Comic Book Creator Darwyn Cooke Passes From Cancer At Age 53
Darwyn Cooke, one of the most beloved comic book writers and artists of our time passed away on May 13th, after receiving treatment for cancer. It happened just one day after his wife shared, “It is with tremendous sadness that we announce Darwyn is now receiving palliative care following a bout with aggressive cancer. His brother Dennis and I, along with our families appreciate the outpouring of support we have received. We ask for privacy as we go through this very difficult time.” Cooke’s family announced his passing on his official website, reiterating the request that for the public to respect the family’s privacy, and requesting that any donations be made in Darwyn Cooke’s name to the Canadian Cancer Society and the Hero Initiative, a nonprofit organization that provides comic creators with financial help for medical expenses.
Though it has been over three decades since this legendary comic book creator started working in the industry, Cooke’s breakthrough came when he joined Bruce Timm’s animation team at Warner Bros. Working as a storyboard artist for both the Batman and Superman animated series, where his style fit perfectly, he also created the iconic title sequence for the animated Batman Beyond series.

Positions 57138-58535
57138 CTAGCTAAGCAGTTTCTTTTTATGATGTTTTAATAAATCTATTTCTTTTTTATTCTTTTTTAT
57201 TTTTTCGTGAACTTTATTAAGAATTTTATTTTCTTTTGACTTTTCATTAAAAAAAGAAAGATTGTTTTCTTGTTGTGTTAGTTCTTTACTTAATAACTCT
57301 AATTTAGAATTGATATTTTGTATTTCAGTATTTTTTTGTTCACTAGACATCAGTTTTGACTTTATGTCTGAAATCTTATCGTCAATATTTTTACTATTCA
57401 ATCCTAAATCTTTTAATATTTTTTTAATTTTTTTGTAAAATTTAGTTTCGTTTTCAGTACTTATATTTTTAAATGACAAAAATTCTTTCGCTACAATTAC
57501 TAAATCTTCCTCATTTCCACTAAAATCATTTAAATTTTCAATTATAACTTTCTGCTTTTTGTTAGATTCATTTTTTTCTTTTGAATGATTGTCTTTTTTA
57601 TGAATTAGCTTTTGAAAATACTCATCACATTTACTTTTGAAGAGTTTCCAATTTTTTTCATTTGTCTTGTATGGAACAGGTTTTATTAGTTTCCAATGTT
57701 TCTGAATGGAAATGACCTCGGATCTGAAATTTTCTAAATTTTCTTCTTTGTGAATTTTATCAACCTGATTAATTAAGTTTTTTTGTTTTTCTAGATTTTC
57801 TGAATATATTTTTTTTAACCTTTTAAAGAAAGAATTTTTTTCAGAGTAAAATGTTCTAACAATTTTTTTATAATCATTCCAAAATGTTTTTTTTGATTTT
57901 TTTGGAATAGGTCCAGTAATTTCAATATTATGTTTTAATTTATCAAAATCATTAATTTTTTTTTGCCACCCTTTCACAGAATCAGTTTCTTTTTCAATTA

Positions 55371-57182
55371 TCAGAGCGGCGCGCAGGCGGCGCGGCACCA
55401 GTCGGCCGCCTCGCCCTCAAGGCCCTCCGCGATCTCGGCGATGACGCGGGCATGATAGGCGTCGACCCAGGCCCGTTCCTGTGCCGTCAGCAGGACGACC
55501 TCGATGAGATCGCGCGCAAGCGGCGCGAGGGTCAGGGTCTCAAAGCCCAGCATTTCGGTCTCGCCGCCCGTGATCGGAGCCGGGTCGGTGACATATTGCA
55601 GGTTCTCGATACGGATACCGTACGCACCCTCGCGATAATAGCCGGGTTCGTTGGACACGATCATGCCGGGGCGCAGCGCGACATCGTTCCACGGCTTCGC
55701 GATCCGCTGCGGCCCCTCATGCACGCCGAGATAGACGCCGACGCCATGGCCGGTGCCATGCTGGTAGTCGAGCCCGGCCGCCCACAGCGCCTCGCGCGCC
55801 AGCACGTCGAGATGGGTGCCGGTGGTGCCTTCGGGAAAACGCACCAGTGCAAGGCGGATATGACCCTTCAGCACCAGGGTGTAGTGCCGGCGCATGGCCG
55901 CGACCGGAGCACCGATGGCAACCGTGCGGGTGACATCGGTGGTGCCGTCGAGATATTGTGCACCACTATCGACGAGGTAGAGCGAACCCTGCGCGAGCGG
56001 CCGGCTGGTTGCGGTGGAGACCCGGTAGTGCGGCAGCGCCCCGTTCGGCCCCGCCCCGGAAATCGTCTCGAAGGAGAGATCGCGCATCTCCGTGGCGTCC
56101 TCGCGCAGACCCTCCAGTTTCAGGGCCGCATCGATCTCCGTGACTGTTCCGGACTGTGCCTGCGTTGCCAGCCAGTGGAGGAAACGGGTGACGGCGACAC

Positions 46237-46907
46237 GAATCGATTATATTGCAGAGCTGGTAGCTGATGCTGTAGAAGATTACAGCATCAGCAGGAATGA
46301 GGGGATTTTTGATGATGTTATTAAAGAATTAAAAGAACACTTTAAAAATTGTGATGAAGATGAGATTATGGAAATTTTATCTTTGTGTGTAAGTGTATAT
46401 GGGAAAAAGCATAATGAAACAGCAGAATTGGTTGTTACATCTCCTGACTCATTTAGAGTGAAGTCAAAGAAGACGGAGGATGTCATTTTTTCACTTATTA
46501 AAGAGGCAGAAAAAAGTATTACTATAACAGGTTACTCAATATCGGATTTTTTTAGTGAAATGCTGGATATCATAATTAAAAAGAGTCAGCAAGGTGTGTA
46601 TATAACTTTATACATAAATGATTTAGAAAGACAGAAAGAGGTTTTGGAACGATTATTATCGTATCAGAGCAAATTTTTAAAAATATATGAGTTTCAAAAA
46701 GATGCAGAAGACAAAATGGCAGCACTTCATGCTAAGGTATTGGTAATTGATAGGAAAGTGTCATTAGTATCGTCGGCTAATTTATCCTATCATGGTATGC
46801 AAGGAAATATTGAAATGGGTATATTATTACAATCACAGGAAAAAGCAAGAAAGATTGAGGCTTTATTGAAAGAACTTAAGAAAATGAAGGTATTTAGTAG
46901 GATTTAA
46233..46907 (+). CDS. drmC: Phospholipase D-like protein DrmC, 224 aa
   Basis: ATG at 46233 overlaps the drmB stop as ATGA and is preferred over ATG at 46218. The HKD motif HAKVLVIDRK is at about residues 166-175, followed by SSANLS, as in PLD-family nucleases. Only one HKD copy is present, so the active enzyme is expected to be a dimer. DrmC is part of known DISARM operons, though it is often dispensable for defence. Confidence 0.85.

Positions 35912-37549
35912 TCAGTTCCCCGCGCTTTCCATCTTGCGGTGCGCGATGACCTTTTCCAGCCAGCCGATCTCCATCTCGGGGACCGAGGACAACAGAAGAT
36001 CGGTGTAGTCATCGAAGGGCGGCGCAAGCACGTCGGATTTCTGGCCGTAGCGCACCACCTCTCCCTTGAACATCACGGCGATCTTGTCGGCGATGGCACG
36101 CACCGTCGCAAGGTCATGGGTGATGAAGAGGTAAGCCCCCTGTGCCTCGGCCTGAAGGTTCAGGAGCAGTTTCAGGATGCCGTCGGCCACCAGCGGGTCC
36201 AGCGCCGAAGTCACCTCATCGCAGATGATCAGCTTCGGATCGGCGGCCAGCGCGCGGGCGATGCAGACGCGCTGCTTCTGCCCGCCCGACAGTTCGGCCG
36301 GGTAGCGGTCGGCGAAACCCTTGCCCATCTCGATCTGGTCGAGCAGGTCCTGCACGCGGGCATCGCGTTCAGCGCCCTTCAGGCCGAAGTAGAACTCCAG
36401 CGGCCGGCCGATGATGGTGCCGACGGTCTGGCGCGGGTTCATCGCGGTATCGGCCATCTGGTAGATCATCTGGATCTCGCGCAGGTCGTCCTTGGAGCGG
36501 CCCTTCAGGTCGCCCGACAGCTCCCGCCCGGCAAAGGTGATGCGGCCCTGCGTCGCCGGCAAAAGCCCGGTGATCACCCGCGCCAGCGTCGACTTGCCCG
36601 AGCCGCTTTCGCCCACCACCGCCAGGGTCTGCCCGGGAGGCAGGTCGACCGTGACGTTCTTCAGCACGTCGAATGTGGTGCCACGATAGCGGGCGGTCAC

Soon after that, he was approached by DC Comics, with whom he developed a graphic novel titled Batman: Ego that was released in 2000. This led to work with both Marvel, on titles such as X-Force, Wolverine, and Spider-Man’s Tangled Web, and with DC, on their title Just Imagine. He also collaborated with Ed Brubaker on a celebrated Catwoman run, and Jeph Loeb on a Batman / Spirit crossover.
However, Cooke’s most famous and celebrated work may be his miniseries DC: The New Frontier, which is said by some to have redefined the way comic books fans view the Silver Age superheroes. During his career, Cooke won many awards, most notably 13 Eisner awards for his penciling, lettering, writing, and design work.
Darwyn Cooke’s death is a great loss for the world of comics, and DC Comics co-publisher Dan DiDio expressed both his sadness and gratitude for all Cooke did: “This is an industry-wide loss that I feel personally, but the sadness is mitigated in the knowing that the beauty and grace of his art will forever stand the test of time and be a monument to all that is great about comics.”
Which one of Cooke’s stories was your favorite?